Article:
Although the invention is illustrated and described herein with reference to specific embodiments, the invention is not intended to be limited to the details shown. Rather, various modifications may be made in the details within the scope and range of equivalents of the claims and without departing from the invention.
An end of the graft 10 is illustrated and may represent the proximal or distal end of the graft 10. The graft 10 includes a generally tubular structure or graft body section 13 comprised of one or more layers of fusible material, such as expanded polytetrafluoroethylene (ePTFE). An inflatable cuff 16 is disposed at or near the end 14 of graft body section 13. A neck portion 23 is disposed in the vicinity of graft body section end 14 and serves as an additional means to help seal the deployed graft against the inside of a body passageway. Graft body section 13 forms a longitudinal lumen 22 configured to confine a flow of fluid therethrough.
An attachment ring 24 is affixed to or integrally formed in graft body section 13, or as shown in
Some apices 28 may also comprise a attachment ring connector element not shown). The number of connector elements may vary and can be distributed, for example, on every apex, every third or fourth apex, or any other pattern are within the scope of the present invention.
Graft 10 further comprises one or more stents 40 having, in the deployed state (see
As shown in
This configuration of stent 40, attachment ring 24, neck portion 23, and cuff 16 helps to separate the sealing function of cuff 16, which requires conformation and apposition to the vessel wall within which graft 10 is deployed without excessive radial force, from the anchoring function of stent 40 (attachment ring 24 and neck portion 23 play intermediate roles). As will be described in more detail hereinafter, the stents 40 of the present invention permit improved positioning of the graft 10 prior to stent anchoring, thereby facilitating better placement and sealing of the graft 10.
Each stent 40 includes one or more barbs 43. A barb 43 can be any outwardly directed protuberance, typically terminating in a sharp point that is capable of at least partially penetrating a body passageway in which graft 10 is deployed (typically the initial and medial layers of a blood vessel such as the abdominal aorta). The number of barbs, the length of each barb, each barb angle, and the barb orientation may vary from barb to barb within a single stent 40 or between multiple stents 40 within a single graft. Although the various barbs 43 (and tuck pads 45 discussed below) may be attached to or fixed on the stent struts 41, it is preferred that they be integrally formed as part of the stent struts 41, as shown in the various figures.
When stent 40 is deployed in the abdominal aorta, for example, typically in a location proximal to the aneurysm and any diseased tissue, barbs 43 are designed to work in conjunction with the distally-oriented blood flow field in this location to penetrate tissue and prevent axial migration of graft 10. As such, the barbs 43 in the
Struts 41 may also comprise optional integral tuck pads 45 disposed opposite each barb 43. During preparation of graft 10 (and therefore the stents 40) into its reduced diameter delivery configuration, each barb 43 is placed behind a corresponding strut 41 and/or optional tuck pad 45, if present, to thereby prevent the is barbs 43 from contacting the inside of a delivery sheath or catheter during delivery of the device and from undesired contact with the inside of a vessel wall. As described in U.S. Pat. No. 6,761,733 to Chobotov et al., the complete disclosure of which is incorporated herein by reference, an initial stage release belt 35 disposed about the struts 41 retain the stent 40 in this delivery configuration. The initial stage release belts 35 retain the contracted stent 40 on a guidewire chassis 12 or the like.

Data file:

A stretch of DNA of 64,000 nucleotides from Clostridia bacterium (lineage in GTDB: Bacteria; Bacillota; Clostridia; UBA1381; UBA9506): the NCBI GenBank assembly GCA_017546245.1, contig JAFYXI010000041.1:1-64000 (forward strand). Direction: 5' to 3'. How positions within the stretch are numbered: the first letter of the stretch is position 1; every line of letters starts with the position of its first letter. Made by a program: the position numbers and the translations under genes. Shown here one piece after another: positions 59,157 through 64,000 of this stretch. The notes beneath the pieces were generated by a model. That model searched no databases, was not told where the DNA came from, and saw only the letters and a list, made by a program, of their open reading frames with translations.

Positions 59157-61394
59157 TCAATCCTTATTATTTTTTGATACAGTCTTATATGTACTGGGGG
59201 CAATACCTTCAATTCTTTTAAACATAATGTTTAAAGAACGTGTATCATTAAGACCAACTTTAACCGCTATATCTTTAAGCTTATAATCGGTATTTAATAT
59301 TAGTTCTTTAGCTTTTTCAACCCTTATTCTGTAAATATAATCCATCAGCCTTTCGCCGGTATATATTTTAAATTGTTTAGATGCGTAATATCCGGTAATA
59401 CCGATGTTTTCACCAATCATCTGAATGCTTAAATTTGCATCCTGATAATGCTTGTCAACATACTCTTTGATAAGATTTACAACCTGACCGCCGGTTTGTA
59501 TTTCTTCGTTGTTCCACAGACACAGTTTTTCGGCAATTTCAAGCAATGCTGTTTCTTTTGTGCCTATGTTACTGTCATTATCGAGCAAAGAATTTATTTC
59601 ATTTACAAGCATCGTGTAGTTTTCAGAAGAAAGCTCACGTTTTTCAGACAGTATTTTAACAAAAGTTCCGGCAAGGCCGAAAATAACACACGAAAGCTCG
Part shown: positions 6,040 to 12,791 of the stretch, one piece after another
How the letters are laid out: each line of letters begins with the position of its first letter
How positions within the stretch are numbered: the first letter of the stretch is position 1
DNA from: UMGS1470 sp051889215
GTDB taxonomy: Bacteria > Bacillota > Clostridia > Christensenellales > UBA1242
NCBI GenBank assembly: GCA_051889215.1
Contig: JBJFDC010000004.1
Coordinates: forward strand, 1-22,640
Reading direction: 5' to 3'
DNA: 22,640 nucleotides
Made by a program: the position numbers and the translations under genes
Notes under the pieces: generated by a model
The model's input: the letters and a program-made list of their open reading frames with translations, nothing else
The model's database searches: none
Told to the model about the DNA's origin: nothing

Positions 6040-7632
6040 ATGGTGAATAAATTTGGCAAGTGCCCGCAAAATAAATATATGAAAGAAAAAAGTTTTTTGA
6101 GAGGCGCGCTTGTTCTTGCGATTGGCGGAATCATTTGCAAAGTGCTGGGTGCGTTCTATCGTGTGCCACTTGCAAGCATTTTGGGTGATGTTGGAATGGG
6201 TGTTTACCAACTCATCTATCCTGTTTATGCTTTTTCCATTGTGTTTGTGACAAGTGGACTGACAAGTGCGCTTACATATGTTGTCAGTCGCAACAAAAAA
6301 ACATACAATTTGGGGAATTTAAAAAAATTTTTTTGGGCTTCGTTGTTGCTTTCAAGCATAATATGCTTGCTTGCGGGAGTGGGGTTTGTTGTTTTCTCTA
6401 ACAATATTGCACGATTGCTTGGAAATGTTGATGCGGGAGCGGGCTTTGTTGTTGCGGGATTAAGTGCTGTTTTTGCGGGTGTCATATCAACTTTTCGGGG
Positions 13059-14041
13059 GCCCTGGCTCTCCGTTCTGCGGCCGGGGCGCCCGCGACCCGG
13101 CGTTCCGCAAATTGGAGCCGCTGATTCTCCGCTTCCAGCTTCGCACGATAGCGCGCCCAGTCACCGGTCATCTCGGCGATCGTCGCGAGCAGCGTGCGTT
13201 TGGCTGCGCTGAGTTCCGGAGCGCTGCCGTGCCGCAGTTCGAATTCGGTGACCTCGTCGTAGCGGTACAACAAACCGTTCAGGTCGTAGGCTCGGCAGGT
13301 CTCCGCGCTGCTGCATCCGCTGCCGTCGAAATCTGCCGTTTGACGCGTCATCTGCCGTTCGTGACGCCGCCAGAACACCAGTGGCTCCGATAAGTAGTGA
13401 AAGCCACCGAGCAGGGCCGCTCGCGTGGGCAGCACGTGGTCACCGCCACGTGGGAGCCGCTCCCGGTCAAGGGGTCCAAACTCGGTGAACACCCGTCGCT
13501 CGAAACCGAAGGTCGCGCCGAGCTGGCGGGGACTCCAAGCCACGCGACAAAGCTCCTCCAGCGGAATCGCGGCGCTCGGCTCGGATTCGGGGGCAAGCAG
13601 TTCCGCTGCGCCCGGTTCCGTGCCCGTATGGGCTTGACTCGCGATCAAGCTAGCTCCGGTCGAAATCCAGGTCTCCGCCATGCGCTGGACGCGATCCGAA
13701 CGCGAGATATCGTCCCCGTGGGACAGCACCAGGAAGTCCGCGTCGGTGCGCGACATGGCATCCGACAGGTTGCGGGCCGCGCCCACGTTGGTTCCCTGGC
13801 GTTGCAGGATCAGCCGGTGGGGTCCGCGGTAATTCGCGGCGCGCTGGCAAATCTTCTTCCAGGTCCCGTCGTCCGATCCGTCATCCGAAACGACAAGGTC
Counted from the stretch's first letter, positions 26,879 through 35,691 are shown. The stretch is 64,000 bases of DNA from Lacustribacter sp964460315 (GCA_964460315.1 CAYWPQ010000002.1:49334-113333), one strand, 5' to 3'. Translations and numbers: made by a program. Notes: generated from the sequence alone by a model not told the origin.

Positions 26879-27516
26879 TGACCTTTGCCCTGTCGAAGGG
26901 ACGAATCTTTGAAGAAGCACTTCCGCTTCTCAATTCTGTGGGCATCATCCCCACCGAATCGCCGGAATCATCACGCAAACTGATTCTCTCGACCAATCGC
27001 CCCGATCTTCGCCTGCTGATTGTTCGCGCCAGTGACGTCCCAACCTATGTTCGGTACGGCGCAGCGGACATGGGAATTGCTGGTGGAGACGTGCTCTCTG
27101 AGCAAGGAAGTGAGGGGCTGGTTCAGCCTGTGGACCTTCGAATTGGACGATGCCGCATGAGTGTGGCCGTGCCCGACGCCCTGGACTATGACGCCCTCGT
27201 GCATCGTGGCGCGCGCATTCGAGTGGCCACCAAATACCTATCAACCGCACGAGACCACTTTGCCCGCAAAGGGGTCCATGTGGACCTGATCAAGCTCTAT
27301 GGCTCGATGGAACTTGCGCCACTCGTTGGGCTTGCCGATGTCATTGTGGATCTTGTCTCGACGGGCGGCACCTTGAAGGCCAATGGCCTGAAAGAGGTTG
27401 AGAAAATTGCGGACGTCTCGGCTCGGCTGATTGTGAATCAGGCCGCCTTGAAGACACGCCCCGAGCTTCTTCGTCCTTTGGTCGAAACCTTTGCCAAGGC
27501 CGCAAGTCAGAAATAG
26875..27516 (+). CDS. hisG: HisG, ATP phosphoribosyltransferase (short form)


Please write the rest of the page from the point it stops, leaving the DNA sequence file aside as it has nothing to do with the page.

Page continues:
The number of initial stage belts 35 varies in accordance with the structure of the stent 40. The stent 40 as illustrated in
As shown in
Once the stent 40 and graft 10 are positioned as desired, the release wire 55 may be pulled to release the secondary stage belt 53 from the belt retaining structure 50, thereby allowing the stent 40 to fully deploy as illustrated in
In addition to facilitating manual movement and repositioning of the graft 10 and stent 40, the staged deployment of the stent 40 also facilitates self-alignment of the stent 40 and graft 10. As explained above, upon release of the initial stage belts 35, the graft 10 is free to expand and distal fluid flow flows into the graft 10 and creates a “windsock” effect. That is, the distal fluid flow expands the graft 10 and applies a slight distal force upon the graft 10. This distal force helps to align the graft 10 and the stent 40 within the vessel.
This self alignment is particularly advantageous during deployment of a stent graft within an angulated vessel, for example, in the aortic arch. Referring to
While preferred embodiments of the invention have been shown and described herein, it will be understood that such embodiments are provided by way of example only. Numerous variations, changes and substitutions will occur to those skilled in the art without departing from the spirit of the invention. Accordingly, it is intended that the appended claims cover all such variations as fall within the spirit and scope of the invention.
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|US8066755 *||26 Sep 2007||29 Nov 2011||Trivascular, Inc.||System and method of pivoted stent deployment|
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|WO2012068175A2 *||15 Nov 2011||24 May 2012||Trivascular, Inc.||Advanced endovascular graft and delivery system|
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|Clasificación de EE.UU.||623/1.13|
|Clasificación cooperativa||A61F2002/9665, A61F2002/9511, A61F2/91, A61F2002/075, A61F2/07, A61F2/95, A61F2/90, A61F2/848, A61F2220/0016, A61F2210/0076|
|Clasificación europea||A61F2/91, A61F2/07, A61F2/95|
|28 Ago 2008||AS||Assignment|
Owner name: TRIVASCULAR2, INC., CALIFORNIA
Free format text: CHANGE OF NAME;ASSIGNOR:BOSTON SCIENTIFIC SANTA ROSA CORP;REEL/FRAME:021457/0144
Effective date: 20080328
Owner name: BOSTON SCIENTIFIC SCIMED, INC., MINNESOTA
Free format text: ASSIGNMENT OF ASSIGNORS INTEREST;ASSIGNOR:CHOBOTOV, MICHAEL V;REEL/FRAME:021456/0945
Effective date: 20080408
Owner name: BOSTON SCIENTIFIC SANTA ROSA CORP., CALIFORNIA
Free format text: ASSIGNMENT OF ASSIGNORS INTEREST;ASSIGNOR:BOSTON SCIENTIFIC SCIMED, INC.;REEL/FRAME:021457/0068
Effective date: 20080327
|22 May 2010||AS||Assignment|
Owner name: TRIVASCULAR, INC.,CALIFORNIA
Free format text: CHANGE OF NAME;ASSIGNOR:TRIVASCULAR2, INC.;REEL/FRAME:024426/0730
Effective date: 20091202
Owner name: TRIVASCULAR, INC., CALIFORNIA
Free format text: CHANGE OF NAME;ASSIGNOR:TRIVASCULAR2, INC.;REEL/FRAME:024426/0730
Effective date: 20091202